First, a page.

PHOENIX, July 14 /PRNewswire/ -- Just weeks after the nation's largest financier of fertility treatments closed its health care lending, The World Egg Bank (TWEB) today announced a new loan program for women planning to have a child through donated eggs.
Offered through Kansas-based Home National Bank, the program can finance up to half the cost of the purchase of frozen donated eggs or the total cost of an in vitro fertilization (IVF) procedure using fresh donor eggs. Participants must choose a donor from The World Egg Bank registry, which has over 350 pre-screened donors available.
The program launches at a critical time for infertile couples facing both a recession and a shortage of lenders. Capital One ended its entire health care financing program in May. Unlike Capital One's program, TWEB loans do not charge fees to the doctor's clinic.
"We expect this to be welcome news to intended mothers left stranded by the economy," said Diana Thomas, TWEB president and founder. "Many women simply do not have the time to wait till better times to have children, particularly those in their late 30s and 40s."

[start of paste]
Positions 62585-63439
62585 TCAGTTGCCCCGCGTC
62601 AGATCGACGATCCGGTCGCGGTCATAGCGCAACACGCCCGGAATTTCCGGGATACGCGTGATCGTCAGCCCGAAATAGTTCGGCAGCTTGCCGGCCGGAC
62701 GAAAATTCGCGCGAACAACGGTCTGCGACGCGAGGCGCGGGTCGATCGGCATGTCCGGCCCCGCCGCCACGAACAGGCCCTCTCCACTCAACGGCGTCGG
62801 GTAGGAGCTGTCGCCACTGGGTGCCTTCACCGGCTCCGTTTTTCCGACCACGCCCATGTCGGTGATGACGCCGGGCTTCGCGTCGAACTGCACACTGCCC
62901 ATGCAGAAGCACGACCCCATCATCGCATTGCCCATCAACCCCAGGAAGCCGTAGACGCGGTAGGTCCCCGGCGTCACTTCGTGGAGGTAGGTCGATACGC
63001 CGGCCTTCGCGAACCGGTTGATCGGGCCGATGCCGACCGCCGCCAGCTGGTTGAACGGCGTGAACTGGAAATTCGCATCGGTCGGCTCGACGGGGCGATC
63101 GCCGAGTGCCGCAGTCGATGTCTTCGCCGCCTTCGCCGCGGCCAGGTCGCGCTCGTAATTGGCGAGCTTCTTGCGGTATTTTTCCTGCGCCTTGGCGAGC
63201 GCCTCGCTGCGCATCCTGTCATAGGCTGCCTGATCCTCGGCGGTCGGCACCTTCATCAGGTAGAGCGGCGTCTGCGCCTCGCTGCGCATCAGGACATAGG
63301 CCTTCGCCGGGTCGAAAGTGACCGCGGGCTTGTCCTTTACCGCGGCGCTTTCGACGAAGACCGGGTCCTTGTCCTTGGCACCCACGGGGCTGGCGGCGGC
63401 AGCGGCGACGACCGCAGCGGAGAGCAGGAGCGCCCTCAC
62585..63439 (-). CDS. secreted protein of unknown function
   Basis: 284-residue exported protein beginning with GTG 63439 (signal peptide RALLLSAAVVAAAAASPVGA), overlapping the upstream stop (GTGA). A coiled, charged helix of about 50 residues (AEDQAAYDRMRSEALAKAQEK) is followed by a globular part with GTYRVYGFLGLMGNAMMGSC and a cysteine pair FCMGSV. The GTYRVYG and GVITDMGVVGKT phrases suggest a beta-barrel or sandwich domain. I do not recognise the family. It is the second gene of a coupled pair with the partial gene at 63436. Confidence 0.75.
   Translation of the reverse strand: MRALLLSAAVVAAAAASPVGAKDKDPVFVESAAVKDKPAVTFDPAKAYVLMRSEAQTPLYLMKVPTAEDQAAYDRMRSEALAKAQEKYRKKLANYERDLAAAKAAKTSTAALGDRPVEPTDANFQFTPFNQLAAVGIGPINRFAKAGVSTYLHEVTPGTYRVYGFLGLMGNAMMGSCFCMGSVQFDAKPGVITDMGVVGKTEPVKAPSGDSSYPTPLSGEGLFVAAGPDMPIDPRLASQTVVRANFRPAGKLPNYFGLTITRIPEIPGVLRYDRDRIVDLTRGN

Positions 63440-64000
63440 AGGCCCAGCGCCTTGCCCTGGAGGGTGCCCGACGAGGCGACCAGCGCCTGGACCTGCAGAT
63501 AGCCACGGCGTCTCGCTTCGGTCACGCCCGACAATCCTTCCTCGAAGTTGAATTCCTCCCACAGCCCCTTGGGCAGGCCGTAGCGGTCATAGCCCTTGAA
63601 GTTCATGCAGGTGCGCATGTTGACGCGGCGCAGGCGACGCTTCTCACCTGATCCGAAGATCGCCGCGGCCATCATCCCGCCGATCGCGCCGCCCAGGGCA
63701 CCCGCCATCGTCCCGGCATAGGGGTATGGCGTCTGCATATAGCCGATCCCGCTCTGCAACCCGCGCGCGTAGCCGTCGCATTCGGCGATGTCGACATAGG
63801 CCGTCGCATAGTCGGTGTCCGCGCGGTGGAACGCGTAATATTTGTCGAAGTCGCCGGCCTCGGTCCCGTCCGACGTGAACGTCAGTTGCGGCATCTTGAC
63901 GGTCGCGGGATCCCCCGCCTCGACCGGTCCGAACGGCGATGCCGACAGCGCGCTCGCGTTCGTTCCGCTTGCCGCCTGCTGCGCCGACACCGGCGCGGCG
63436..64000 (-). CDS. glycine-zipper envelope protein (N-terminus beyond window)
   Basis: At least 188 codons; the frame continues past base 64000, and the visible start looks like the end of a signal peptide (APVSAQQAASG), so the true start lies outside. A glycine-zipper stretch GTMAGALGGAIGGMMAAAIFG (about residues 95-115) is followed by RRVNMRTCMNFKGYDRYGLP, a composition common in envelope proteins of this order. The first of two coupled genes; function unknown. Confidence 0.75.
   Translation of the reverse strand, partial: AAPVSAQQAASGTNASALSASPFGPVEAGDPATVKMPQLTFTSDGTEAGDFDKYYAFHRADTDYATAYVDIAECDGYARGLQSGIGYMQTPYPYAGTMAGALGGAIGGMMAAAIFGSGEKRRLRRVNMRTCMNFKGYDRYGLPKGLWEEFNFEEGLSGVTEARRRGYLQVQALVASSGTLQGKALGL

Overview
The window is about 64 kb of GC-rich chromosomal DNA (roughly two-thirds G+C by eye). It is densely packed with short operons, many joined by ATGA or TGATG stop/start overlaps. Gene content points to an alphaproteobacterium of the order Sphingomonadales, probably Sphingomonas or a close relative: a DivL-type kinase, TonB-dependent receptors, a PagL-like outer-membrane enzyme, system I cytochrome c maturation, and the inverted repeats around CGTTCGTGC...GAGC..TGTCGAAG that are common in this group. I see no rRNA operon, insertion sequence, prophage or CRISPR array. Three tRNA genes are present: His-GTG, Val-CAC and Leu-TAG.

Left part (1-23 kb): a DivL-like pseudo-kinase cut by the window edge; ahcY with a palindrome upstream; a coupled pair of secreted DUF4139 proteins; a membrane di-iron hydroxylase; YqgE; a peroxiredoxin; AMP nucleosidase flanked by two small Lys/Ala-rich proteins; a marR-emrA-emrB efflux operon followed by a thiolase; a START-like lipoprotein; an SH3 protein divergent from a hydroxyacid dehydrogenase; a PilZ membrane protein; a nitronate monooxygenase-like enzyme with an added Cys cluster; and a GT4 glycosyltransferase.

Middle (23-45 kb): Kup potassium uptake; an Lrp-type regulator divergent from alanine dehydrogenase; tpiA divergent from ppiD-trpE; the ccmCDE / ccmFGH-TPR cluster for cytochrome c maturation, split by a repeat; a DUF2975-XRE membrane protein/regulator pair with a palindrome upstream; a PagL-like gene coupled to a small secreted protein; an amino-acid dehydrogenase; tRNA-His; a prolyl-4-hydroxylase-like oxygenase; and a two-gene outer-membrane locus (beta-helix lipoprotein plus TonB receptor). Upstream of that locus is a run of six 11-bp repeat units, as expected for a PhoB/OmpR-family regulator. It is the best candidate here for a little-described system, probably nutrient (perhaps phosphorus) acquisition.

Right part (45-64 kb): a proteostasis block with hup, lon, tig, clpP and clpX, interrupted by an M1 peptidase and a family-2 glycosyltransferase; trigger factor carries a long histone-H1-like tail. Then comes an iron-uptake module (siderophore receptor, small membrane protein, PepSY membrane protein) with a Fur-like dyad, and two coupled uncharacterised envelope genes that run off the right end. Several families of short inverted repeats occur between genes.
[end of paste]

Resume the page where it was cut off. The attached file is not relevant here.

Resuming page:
The program offers plans for fees up to $9,000 for frozen donated eggs and up to $15,000 for IVF treatments using fresh eggs. Terms range from 18 to 48 months, with APR interest rates starting at 8 percent.
A recipient may select a donor online, choose the number of eggs wanted, and have them shipped to her doctor for uterine transfer. TWEB's extensive donor database is online, http://www.theworldeggbank.com/tweb2/recipients/Donors.aspx.
About The World Egg Bank
The World Egg Bank was formed in February 2009 as a merger of two companies, X and Y Consulting Inc., an egg donation agency founded in 1996 by Diana Thomas, and Cryo Eggs International, founded in 2004 as the first commercial source of frozen human eggs in the world. In 2005, the first child born of a frozen egg bank was born under the care of two of its doctors and founders. TWEB's scientific team includes Dr. Jeffrey Boldt and Dr. Michael Tucker, the two scientists who pioneered egg cryopreservation technology. http://www.theworldeggbank.com/tweb2/Home/Default.aspx.
|SOURCE The World Egg Bank|
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